the Governance of Counterfeit Medicines: A Mapping Exercise… – a new paper
There is a new paper from JOURNAL OF HEALTH DIPLOMACY that is worth of taking the time to read. Just the impact to combating Global Health issues associated with and tangential to WASH efforts is huge, not to mention many other areas of global health. This 21 page paper does a great job of addressing / itemizing the complexities of a problem, that laymen would think could be solved in a fortnight.
Global Health Diplomacy and the Governance of Counterfeit Medicines: A Mapping Exercise of Institutional Approaches
By Tim K. Mackey*
AbstractObjective. Counterfeit medicines are a global, multi-faceted, and complex public health problem. Global health diplomacy and cooperative efforts relying on governance systems have been limited in effectively addressing proliferation of this dangerous trade. Methods. This review conducts a comprehensive mapping exercise of governance efforts by international organizations to address counterfeit medicines, including analysis of related international treaties and conventions that may be applicable to anti-counterfeit efforts. This work also reviews governance and global health diplomacy proposals from the literature that addresses counterfeit medicines.Summary of Findings. A number of international organizations have become active inaddressing the global trade of counterfeit medicines. However, governance approaches by international organizations, including the World Health Organization (WHO), the United Nations Office on Drugs and Crime (UNODC), Interpol and the World Customs Organization (WCO), have varied in scope and effectiveness. Treaty instruments with applicability to counterfeit medicines have also not been fully leveraged to combat this issue. Results indicate that a formalized and multi-stakeholder governance mechanism is needed to address the issue. The UNODC is uniquely situated to act as a forum for such a proposal in partnership with other international organizations.Implications of Findings. Global health diplomacy efforts to combat counterfeit medicines require multi-stakeholder and formalized governance structures that can leverage stakeholder participation and resources. Through cooperative arrangements leveraging the strengths of partners such as UNODC (combating transnational crime), Interpol (lawenforcement purposes), the WCO (customs and border control), and the WHO (for public health science and analysis), the international community can mobilize a coordinated, inclusionary, health diplomacy response to the crisis of global counterfeit medicines.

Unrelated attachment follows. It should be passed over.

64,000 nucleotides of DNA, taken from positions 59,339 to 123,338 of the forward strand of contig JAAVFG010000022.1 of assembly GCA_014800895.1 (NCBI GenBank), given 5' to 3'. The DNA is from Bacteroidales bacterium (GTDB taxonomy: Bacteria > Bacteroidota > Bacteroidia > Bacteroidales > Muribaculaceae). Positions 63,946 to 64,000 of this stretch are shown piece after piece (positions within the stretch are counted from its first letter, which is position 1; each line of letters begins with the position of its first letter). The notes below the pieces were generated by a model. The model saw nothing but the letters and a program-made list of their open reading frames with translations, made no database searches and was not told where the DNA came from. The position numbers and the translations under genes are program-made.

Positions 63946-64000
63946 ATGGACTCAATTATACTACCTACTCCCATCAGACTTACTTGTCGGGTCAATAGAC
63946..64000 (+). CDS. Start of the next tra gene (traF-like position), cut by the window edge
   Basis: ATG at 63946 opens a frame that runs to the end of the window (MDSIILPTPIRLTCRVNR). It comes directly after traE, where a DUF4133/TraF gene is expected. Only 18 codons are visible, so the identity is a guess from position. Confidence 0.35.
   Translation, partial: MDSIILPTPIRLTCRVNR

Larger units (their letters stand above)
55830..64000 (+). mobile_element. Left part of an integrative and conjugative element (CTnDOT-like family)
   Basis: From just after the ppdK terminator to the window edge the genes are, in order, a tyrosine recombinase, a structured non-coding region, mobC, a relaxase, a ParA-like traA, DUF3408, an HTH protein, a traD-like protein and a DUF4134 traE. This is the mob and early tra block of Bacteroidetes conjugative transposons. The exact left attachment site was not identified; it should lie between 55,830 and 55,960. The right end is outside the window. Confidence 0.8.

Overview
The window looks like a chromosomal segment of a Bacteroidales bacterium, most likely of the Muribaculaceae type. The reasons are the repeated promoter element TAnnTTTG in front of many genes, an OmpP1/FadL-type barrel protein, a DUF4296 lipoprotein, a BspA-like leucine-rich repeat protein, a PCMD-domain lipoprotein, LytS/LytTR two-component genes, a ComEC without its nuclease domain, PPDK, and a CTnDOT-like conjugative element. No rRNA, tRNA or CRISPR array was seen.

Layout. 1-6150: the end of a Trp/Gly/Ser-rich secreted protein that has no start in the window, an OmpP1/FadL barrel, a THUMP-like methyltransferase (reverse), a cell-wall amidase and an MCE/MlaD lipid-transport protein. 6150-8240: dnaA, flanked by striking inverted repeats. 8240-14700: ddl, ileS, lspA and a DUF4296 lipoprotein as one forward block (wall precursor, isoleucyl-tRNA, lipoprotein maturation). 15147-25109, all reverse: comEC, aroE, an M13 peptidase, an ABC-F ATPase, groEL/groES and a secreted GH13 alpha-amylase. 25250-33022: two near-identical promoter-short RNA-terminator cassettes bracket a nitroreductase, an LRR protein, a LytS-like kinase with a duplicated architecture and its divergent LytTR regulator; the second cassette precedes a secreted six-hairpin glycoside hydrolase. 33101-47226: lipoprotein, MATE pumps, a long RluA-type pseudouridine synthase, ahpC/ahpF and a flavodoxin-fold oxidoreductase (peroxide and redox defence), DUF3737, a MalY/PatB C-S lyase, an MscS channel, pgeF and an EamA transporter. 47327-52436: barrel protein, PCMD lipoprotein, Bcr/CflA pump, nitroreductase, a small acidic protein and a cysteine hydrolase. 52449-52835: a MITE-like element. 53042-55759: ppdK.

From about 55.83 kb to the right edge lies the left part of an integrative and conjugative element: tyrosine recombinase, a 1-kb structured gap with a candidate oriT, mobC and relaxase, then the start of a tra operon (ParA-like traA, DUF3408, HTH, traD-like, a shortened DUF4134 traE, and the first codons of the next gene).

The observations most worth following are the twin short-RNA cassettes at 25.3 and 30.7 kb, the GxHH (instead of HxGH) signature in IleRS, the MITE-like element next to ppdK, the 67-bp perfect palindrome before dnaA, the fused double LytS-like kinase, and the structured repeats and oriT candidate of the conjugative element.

* Tim Mackey, MAS, is a Senior Research Associate with the Institute of Health Law Studies, California Western School of Law; a Ph.D. Candidate with the Joint Doctoral Program on Global Health, University of California San Diego-San Diego State University; an Investigator with the San Diego Center for Patient Safety, University of California San Diego School of Medicine; a Clinical Instructor (Health Services) with the Department of Anesthesiology, University of California San Diego School of Medicine; and the Coordinator for Global Health Research with the Joint Program on Health Policy, University of California, San Diego-California Western School of Law. He is a recipient of the 2012 Horowitz Foundation for Social Policy Grant for graduate researchers, the 2011-2012 Carl L. Alsberg, MD Fellow, Partnership for Safe Medicines and the Rita L. Atkinson Fellow, and gratefully acknowledges that support. E-mail: email@example.com
Citation: Mackey, T. (2013). Global Health Diplomacy and the Governance of Counterfeit Medicines: A Mapping Exercise of Institutional Approaches. Journal of Health Diplomacy. Published online June 13, 2013.
Editor: Rachel Irwin, Stockholm International Peace Research Institute
Managing Editor: Mark Pearcey, Carleton University
Published: June 13, 2013
Type: Review Article – Peer Reviewed
Journal of Health Diplomacy:
The Journal of Health Diplomacy (JHD) is an open-access, peer-review journal that publishes editorials, original research papers and commentaries on issues pertaining to the field of health diplomacy. In keeping with its objective – of generating and disseminating research to ensure foreign policy decisions and discourses on global health are informed by the best available evidence – issues are published twice annually on a thematic basis; themes are selected based on their timeliness and relevance to the field. JHD welcomes contributions from all academic disciplines, including anthropology, geography, history, international relations, legal studies, political science and sociology.
- Africa: 550 million counterfeit medicine seized in 10 days (custom-ised.com)
- The World Customs Organization (WCO) and the Institute of Research Against Counterfeit Medicines (IRACM) issue a new warning about the health and safety of African populations (nlipw.com)
- Firm hopes end to fake drugs is on Horizon (independent.ie)